“We go to the moon not because it is easy, but because it is profitable,” jokes…Jain, co-founder and chairman of Moon Express, invoking John F. Kennedy’s famous Rice University moon speech.

Finders, Keepers: That is the way to go.

Kushner’s Russia Statement Is Plausible — But Is It Enough to Convince Congress?

by Austin Yack

Jared Kushner, President Donald Trump’s senior adviser and son-in-law, released written remarks on Monday before a closed-door meeting with the Senate Intelligence Committee. The takeaway: Kushner maintains that he never colluded with Russian officials to help his father-in-law win the presidency.

Kushner confessed that he did attend the highly politicized meeting with Donald Trump Jr., a Russian attorney, and other officials, but left the meeting after determining that his “time was not well-spent at this meeting.” “In looking for a polite way to leave and get back to my work,” Kushner recalled, “I actually emailed an assistant from the meeting after I had been there for ten or so minutes and wrote ‘Can u pls call me on my cell? Need excuse to get out of meeting.’”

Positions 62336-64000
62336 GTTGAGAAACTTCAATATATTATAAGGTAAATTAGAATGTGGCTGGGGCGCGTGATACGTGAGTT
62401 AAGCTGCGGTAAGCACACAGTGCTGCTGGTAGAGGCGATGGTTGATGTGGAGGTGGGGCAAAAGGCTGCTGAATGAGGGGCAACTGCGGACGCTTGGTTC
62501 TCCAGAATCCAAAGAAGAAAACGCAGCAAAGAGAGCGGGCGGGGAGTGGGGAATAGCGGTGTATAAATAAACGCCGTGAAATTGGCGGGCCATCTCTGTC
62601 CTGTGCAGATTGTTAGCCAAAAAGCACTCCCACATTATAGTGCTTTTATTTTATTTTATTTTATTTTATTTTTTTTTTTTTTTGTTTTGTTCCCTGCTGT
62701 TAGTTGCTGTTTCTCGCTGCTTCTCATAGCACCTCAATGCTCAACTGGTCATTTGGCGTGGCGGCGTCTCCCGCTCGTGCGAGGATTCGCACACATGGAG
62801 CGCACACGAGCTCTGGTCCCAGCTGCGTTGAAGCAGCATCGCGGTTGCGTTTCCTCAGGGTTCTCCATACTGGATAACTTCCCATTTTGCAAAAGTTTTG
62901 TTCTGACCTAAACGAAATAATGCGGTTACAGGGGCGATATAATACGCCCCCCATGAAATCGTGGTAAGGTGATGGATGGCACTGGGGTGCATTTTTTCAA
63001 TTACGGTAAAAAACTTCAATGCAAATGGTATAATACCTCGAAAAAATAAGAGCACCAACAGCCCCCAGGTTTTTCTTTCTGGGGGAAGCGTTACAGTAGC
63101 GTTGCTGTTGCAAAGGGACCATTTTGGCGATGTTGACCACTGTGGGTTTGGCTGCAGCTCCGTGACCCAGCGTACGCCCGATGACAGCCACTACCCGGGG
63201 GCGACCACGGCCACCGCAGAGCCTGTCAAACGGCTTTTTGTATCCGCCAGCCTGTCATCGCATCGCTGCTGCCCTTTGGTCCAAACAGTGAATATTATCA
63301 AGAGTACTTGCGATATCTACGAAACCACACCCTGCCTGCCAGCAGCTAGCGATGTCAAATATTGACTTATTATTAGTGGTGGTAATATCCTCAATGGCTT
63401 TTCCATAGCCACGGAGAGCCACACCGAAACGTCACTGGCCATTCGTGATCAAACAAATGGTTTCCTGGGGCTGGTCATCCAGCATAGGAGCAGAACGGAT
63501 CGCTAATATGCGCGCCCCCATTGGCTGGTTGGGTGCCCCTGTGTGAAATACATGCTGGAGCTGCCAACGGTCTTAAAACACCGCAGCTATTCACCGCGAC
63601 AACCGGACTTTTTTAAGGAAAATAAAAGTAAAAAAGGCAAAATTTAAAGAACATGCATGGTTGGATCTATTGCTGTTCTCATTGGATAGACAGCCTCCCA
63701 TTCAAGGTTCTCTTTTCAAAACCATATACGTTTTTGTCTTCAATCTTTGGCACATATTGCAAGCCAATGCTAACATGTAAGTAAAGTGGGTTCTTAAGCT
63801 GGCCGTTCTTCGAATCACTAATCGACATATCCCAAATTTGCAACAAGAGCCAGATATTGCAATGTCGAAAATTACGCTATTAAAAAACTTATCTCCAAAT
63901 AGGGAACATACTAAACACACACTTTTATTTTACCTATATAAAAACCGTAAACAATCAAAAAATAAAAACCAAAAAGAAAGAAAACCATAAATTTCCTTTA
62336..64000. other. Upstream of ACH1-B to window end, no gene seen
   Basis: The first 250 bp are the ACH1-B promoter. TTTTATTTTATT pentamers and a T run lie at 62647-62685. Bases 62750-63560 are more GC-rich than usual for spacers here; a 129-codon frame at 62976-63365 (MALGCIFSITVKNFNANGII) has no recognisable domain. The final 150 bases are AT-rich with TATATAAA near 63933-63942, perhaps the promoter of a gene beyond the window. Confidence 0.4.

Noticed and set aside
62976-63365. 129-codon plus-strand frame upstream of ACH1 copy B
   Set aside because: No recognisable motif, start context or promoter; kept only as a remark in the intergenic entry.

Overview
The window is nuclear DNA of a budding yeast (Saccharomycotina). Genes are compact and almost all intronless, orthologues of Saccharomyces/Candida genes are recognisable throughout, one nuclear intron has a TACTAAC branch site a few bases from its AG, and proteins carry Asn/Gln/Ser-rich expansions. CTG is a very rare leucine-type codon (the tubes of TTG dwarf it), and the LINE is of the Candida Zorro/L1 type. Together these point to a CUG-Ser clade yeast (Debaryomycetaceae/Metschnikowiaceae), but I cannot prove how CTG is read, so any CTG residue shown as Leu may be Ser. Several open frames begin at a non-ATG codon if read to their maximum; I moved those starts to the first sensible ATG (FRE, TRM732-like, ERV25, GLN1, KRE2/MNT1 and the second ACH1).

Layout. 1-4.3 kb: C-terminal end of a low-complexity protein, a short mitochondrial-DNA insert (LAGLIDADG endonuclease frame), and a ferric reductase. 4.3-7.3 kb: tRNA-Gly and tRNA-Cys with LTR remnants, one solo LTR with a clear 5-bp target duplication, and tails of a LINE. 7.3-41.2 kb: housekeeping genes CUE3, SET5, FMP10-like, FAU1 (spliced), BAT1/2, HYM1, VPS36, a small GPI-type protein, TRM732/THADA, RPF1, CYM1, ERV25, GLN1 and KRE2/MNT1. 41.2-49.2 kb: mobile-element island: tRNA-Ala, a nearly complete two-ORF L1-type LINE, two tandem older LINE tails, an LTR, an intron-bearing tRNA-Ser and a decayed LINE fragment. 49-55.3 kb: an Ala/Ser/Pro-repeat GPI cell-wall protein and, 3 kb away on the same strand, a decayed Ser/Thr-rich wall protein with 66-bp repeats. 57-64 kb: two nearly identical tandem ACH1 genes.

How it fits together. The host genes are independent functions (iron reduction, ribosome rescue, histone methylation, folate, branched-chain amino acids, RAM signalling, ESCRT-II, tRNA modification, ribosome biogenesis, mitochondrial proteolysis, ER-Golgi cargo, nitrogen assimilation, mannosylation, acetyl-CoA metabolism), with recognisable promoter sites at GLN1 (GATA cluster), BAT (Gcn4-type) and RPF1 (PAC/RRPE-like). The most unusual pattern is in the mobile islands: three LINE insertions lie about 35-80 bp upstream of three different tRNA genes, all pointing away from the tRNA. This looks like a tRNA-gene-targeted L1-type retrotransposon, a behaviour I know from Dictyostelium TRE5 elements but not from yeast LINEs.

He also vehemently denied the allegation that there was contact between him and Russian ambassador Sergey Kislyak during the campaign. His alibi? After Trump won the election, Kushner asked Kislyak who in the Russian government he ought to reach out to (i.e., someone who has direct contact with Russian president Vladimir Putin). “The fact that I was asking about ways to start a dialogue after Election Day,” Kushner said, “should of course be viewed as strong evidence that I was not aware of one that existed before Election Day.” Ultimately, Kushner denied that he or anyone in the meeting with Kislyak suggested creating a secret back channel between the Trump team and the Russian government.

Perhaps most noteworthy, though, is Kushner’s reasoning for failing to disclose Russian meetings in his security-clearance filing. His assistant, Kushner said, was under the impression that the entire form was completed; he had told the assistant that a particular section of the form had been finalized, which caused the confusion. “Because of this miscommunication,” Kushner said, “my assistant submitted the draft on January 18, 2017.” And contrary to media reports, the meetings with Russian officials were not the only meetings mistakenly withheld: “In the accidental early submission of the form, all foreign contacts were omitted.”